🦸The Marvels of Jewish Comics
The comic book industry includes rich Jewish storytelling, both past and present.
Happy Tevet, friends!
The Hebrew month of Tevet is a Babylonian name that connotes “sinking” due to the heavy winter rains this time of year, making the land a muddy swamp. The word shares the Hebrew root with “tov”, meaning good. Try to remember the good during this dark, dreary period, like this cute goat! (And if you can tell me why I included a gif of a goat here in the comments, I’ll give you a genuine, free compliment!)
Now let’s get to the tov stuff… I love uncovering Jewish connections in unexpected places, like those clickbait articles titled, “Fish and Chip’s Surprising Jewish History.”
So when I learned about the Jewish beginnings of the comic book industry and how Jewish the most famous superheroes — Superman, Spider-Man, Captain America — really are, you bet I was tickled.
This interest started last spring, when I came across a comic book seller in Central Park selling a Jewish comic book series called “Israeli Defense Comics.” I was immediately hooked, not only for the spandex suit-clad macho Jewish man fighting terrorists in Gaza (sound familiar?), but how educational and explanatory the issues were. I don’t consider myself an avid comic book reader (I’ve dabbled), but I love the idea of a Jewish superhero with a Jewish background like Marvel’s Sabra, aka Ruth Bat-Seraph, who is both a mutant and a Mossad agent.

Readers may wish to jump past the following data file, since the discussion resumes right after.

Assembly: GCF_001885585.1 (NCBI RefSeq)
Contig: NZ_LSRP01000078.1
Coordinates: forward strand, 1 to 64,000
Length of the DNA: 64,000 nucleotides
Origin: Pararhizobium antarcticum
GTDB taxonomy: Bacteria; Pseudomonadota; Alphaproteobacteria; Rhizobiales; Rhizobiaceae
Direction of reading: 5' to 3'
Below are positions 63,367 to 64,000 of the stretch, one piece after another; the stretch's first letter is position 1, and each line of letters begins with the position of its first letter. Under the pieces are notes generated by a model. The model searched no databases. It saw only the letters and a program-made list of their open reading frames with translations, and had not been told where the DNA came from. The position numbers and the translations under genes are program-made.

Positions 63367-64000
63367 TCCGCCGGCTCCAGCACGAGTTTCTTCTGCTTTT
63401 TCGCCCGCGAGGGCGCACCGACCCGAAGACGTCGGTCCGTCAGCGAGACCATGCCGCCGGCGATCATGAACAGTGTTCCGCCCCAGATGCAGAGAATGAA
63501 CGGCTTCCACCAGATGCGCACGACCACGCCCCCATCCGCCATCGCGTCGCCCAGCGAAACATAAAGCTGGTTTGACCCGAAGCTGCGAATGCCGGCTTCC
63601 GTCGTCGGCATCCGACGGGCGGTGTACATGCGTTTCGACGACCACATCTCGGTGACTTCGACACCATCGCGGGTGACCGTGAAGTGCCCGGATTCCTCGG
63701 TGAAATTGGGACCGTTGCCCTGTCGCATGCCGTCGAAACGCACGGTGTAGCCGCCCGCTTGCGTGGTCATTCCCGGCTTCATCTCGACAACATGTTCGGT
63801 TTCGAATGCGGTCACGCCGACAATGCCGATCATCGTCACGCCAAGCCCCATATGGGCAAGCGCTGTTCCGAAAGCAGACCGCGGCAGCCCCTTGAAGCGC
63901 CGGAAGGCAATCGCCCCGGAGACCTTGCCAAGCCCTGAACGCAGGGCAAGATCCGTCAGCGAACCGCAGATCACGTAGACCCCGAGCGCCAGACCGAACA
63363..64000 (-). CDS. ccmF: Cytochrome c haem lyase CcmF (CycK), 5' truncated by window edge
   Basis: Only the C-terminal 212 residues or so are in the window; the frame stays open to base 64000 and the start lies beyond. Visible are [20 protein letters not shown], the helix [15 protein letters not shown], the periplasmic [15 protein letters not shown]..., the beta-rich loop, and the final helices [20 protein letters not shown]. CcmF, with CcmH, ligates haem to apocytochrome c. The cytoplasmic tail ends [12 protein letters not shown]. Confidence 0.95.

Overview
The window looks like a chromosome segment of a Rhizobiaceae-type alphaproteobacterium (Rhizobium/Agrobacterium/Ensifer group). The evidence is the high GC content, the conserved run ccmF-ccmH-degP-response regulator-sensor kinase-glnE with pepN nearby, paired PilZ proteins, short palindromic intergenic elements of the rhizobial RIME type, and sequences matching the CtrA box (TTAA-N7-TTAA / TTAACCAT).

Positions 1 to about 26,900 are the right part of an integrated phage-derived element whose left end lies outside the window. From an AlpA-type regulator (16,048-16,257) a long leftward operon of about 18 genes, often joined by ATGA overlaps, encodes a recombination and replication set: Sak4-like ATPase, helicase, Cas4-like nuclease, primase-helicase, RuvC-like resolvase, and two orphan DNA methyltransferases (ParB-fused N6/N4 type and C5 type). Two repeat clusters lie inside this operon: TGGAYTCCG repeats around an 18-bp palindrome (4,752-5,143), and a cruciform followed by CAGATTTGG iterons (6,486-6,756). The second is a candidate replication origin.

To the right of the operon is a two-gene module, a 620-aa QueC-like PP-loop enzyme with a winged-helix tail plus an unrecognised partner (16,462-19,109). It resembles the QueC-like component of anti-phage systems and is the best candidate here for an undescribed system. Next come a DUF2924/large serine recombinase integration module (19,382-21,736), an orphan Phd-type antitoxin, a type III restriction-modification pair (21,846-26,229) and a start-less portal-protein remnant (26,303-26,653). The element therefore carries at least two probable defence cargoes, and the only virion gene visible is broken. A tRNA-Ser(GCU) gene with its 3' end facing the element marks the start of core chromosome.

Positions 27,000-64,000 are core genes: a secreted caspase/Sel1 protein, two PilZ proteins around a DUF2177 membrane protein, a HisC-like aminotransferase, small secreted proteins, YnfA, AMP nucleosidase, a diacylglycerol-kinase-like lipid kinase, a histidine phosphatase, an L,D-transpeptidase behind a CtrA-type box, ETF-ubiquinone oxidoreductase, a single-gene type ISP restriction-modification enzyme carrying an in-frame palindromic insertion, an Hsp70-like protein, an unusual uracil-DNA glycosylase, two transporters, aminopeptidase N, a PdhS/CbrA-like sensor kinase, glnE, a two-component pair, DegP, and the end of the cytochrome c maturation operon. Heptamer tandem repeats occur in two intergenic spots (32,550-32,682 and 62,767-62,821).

What makes a comic Jewish? Is it having a Jewish main character? Centered around Jewish themes like championing justice? A Jewish creator? How about a Jewish illustrator? Is every comic Jewish because the format was pioneered by a Jewish print salesman, Max Gaines? What about all of the above? Would it then be, dare I say, super Jewish?
I wrote a piece for Jewish Unpacked on this sometime ago, diving into the Jewish roots of the comics industry. In this article, you’ll learn why Jews started creating comics for a living, that the most famous comic book artists like Stan Lee were Jewish, and what some scholars say about the Jewish connection of some of your favorite superheroes.
But wait, there’s more! I then attended the first-ever Jewish Comics Experience (JewCE) here in New York, a day-long festival of diverse Jewish voices in today’s industry. Hosted at the Center for Jewish History, hundreds of enthusiastic writers, illustrators, and readers celebrated and uplifted the People of the Book — the comic book, that is.
During a time of war, it was so beautiful to hear Jewish voices share their stories, fictional or not. Jewish voices like queer, Sephardic, hippie, Native American, Hawaiian, Iraqi, and more.
The stories were diverse, too: an 11-year-old Orthodox girl who fights trolls (“Hereville: How Mirka Got Her Sword”), a Jewish Chinese superhero with water powers (“The Last Jewish Daughter of Kaifeng”), a 16th century Jewish pirate (“José and the Pirate Captain Toledano”), to name a few.
But you can read about the experience in depth at Jewish Unpacked, where I wrote another article about the magic of Jewish comics and graphic novels!
📖 Shabbat Plot
If you’re interested in comic book history, I recommend The Amazing Adventures of Kavalier & Clay by Michael Chabon. The story of two teenage cousins, Joe Kavalier and Sammy Clay, and the comics they create in 1930s New York is loosely based on the real creation of Superman. The book depicts the Golden Age of Comic Books and beyond through a tale of fame, friendship, love, and tragedy.
I hope your Shabbat is full of art and storytelling,
P.S. Have you figured out the meaning behind that goat yet? 🐐